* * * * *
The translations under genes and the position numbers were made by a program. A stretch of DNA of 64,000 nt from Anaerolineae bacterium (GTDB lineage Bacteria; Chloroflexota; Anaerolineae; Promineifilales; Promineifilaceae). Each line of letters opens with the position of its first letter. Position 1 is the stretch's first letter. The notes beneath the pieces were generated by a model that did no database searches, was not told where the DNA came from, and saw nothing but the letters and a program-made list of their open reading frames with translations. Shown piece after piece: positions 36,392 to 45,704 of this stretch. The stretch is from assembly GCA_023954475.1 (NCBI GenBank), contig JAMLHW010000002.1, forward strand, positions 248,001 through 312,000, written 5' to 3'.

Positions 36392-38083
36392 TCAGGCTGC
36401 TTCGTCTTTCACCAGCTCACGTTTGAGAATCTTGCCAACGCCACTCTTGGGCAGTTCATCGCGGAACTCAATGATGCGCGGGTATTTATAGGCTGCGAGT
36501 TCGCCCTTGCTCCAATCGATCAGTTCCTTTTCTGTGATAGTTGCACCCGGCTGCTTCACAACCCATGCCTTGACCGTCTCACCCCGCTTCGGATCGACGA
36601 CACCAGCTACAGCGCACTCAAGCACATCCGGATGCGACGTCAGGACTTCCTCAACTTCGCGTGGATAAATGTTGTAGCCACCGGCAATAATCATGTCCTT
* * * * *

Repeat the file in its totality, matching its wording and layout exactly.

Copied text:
The translations under genes and the position numbers were made by a program. A stretch of DNA of 64,000 nt from Anaerolineae bacterium (GTDB lineage Bacteria; Chloroflexota; Anaerolineae; Promineifilales; Promineifilaceae). Each line of letters opens with the position of its first letter. Position 1 is the stretch's first letter. The notes beneath the pieces were generated by a model that did no database searches, was not told where the DNA came from, and saw nothing but the letters and a program-made list of their open reading frames with translations. Shown piece after piece: positions 36,392 to 45,704 of this stretch. The stretch is from assembly GCA_023954475.1 (NCBI GenBank), contig JAMLHW010000002.1, forward strand, positions 248,001 through 312,000, written 5' to 3'.

Positions 36392-38083
36392 TCAGGCTGC
36401 TTCGTCTTTCACCAGCTCACGTTTGAGAATCTTGCCAACGCCACTCTTGGGCAGTTCATCGCGGAACTCAATGATGCGCGGGTATTTATAGGCTGCGAGT
36501 TCGCCCTTGCTCCAATCGATCAGTTCCTTTTCTGTGATAGTTGCACCCGGCTGCTTCACAACCCATGCCTTGACCGTCTCACCCCGCTTCGGATCGACGA
36601 CACCAGCTACAGCGCACTCAAGCACATCCGGATGCGACGTCAGGACTTCCTCAACTTCGCGTGGATAAATGTTGTAGCCACCGGCAATAATCATGTCCTT